The Highly Sensitive Person: How to Thrive When the World Overwhelms You
by Elaine N. Aron, PhD
Brief Description of HSP: Highly Sensitive People make up 15-20% of the population and have nervous systems designed to react to subtle experiences. They are therefore more likely to become overstimulated and have high level of emotional reactivity.
There is so much about this book I would love to share, however I will try to keep it relatively brief (but highly recommend that if any of this sounds interesting or applicable to you that you get yourself a copy of the book and/or check out all of the awesome info on the HSP site).
If you would like to pause and take the HSP test, you can do so here.
Note to Non-HSPs
If you are part of the majority of the population (those who are not Highly Sensitive People) you can also benefit from this post and this book. However, some non-HSPs may react negatively to this new classification (as a non-HSP) and therefore I have added a note from Aron to non-HSPs:
Sometimes non-HSPs feel excluded and hurt by the idea that we are different from them and maybe sound like we think we are somehow better. They say, “Do you mean I am not sensitive?” One problem is that “sensitive” also means being understanding and aware. Both HSPs and non-HSPs can have these qualities, which are optimized when we are feeling good and alert to the subtle. When very calm, HSPs may even enjoy the advantage of picking up more delicate nuances. When overaroused, however, a frequent state for HSPs, we are anything but understanding or sensitive. Instead, we are overwhelmed, frazzled, and need to be alone. By contrast, your non-HSP friends are actually more understanding of others in highly chaotic situations.
(from the Preface, page xxvii, emphasis mine)
- “Everyone, HSP or not, feels best when neither too bored or too aroused.” We are all seeking our optimum arousal state, which we can influence in all sorts of ways. You can increase you level of arousal, for instance, by turning on music or drinking coffee. We can all become overwhelmed by too much arousal. (6)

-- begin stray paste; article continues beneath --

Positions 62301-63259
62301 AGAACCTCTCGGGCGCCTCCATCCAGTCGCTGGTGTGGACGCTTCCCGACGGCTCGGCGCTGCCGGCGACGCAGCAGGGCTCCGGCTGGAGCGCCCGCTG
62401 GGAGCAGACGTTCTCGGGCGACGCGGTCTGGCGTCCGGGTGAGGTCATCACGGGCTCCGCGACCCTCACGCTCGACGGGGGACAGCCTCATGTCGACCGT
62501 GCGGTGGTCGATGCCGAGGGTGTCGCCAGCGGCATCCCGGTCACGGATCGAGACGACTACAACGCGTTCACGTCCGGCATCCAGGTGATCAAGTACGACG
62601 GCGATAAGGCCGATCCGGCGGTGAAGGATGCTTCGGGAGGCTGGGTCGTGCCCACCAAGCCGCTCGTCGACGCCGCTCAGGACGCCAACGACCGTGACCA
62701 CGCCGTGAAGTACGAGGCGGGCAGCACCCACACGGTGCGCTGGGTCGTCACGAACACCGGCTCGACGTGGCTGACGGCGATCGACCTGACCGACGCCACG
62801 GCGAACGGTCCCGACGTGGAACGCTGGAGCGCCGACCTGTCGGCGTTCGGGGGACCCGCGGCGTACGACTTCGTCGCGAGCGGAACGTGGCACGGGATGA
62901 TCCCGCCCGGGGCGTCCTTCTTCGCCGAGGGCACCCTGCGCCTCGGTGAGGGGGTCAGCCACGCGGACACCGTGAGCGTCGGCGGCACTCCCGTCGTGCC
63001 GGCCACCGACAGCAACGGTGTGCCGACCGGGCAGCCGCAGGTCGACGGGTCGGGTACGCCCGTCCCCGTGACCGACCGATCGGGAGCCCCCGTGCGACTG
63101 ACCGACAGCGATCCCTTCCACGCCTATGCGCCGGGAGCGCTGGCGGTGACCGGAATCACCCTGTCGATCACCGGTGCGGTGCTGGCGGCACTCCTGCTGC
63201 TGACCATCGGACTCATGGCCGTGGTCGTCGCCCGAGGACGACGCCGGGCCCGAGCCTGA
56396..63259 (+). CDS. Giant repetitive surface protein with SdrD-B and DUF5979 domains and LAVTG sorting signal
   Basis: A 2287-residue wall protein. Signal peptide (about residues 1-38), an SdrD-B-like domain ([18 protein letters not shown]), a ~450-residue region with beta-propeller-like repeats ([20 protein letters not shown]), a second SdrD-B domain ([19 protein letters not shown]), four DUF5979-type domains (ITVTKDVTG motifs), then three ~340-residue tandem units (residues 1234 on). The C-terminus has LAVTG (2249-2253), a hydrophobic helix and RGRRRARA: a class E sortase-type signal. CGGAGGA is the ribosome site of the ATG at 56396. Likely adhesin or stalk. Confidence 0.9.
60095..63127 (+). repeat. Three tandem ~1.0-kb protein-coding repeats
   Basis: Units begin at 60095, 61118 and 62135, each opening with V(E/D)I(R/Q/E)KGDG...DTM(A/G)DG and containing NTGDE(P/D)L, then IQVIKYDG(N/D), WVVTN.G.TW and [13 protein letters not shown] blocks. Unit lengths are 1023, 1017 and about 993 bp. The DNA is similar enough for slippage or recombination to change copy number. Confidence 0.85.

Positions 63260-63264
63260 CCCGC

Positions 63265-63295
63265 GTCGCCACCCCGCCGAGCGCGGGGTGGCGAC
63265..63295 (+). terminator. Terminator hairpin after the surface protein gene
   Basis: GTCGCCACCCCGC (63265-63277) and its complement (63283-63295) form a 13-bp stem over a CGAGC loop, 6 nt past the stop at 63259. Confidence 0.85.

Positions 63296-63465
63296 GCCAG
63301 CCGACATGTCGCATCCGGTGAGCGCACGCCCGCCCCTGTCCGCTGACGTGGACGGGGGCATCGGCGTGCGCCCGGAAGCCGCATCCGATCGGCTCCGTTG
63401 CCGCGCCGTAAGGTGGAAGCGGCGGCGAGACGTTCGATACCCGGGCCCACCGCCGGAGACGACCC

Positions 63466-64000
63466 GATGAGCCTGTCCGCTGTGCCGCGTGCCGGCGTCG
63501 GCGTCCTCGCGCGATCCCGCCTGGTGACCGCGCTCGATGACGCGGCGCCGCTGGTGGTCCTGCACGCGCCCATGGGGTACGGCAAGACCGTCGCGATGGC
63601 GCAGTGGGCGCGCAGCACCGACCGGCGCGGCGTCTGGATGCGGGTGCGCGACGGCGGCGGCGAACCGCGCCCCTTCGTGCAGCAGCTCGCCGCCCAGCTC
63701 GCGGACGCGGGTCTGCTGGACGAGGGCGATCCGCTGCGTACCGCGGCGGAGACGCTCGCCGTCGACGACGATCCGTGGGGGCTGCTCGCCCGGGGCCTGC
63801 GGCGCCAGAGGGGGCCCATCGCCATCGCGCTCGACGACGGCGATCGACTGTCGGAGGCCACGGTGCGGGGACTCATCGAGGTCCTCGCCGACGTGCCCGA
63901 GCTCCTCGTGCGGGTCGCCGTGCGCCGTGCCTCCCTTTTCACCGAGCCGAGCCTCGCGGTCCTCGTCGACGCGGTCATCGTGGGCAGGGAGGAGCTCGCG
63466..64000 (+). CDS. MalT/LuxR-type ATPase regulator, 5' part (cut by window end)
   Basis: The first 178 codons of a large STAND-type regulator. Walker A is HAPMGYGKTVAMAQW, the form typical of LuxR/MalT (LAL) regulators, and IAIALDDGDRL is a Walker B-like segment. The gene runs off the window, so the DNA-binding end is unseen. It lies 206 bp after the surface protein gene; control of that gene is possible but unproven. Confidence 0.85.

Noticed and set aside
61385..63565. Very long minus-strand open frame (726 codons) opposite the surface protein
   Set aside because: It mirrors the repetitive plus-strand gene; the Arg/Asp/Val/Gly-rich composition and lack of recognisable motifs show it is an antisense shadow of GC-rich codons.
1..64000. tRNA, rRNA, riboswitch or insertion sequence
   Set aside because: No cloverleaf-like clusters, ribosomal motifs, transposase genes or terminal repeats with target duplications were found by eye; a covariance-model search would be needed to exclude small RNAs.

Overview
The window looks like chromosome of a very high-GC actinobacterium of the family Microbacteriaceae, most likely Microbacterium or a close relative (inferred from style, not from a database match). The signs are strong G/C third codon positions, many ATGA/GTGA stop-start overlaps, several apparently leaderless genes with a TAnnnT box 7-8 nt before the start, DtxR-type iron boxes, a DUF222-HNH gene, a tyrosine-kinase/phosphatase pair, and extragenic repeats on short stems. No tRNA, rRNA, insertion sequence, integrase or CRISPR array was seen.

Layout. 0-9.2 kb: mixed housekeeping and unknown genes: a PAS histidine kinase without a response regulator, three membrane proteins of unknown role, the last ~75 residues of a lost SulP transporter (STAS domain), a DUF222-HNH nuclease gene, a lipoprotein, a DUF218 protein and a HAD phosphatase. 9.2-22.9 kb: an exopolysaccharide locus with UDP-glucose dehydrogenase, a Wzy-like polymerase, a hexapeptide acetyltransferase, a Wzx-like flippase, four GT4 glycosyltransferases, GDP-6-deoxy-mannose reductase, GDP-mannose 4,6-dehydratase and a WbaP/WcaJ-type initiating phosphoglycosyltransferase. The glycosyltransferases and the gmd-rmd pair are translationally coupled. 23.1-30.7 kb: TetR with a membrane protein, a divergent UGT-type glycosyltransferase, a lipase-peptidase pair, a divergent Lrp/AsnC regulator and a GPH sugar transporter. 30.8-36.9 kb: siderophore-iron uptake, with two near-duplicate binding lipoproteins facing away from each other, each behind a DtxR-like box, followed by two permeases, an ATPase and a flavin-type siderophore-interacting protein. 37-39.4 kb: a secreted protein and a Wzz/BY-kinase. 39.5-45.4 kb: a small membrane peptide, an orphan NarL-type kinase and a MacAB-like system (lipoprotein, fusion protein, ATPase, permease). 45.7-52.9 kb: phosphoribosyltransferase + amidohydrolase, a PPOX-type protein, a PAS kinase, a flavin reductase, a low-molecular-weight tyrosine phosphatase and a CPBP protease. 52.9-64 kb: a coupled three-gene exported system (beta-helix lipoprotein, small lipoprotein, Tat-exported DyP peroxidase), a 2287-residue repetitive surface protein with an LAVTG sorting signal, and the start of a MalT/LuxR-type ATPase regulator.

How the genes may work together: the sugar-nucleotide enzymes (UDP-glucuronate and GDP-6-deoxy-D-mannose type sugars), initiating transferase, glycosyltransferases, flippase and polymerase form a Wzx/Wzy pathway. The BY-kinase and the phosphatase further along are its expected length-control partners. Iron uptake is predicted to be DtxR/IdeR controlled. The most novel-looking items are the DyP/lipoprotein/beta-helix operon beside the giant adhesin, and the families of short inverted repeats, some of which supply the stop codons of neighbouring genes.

- “People differ considerably in how much their nervous system is aroused in the same situation, under the same stimulation.” (6)
- 15-20% of a given species is very sensitive to stimulation (6)
- “Arousal may appear as blushing, trembling, heart pounding, hands shaking, foggy thinking, stomach churning, muscles tensing, and hands or other parts of the body perspiring.” (10)
- “One general rule is that when we have no control over stimulation, it is more upsetting, even more so if we feel we are someone’s victim. While music played by ourselves may be pleasant, heard from the neighbor’s stereo, it can be annoying, and if we have previously asked them to turn it down, it becomes a hostile invasion.” (9)
Overview of HSP Characteristics
- Depth of Processing
- Emotional Reactivity/Empathy
- Sensing the Subtle
The Book Includes:
- Self-knowledge (what does it mean to be an HSP)
- Reframing activities (helping to change the view of certain past “failures”)
- Healing from deeper wounds that arose from being, by nature, sensitive
- Help with feeling okay when out in the world and learning when to be out less
(quoted/paraphrased from the preface, page xxviii)
Science Supports the Existence of High Sensitivity
Basically, this book begins in the Author’s note (2016) with scientific research supporting the existence of this trait, which seems like an absolute necessity in today’s world for validating any claims.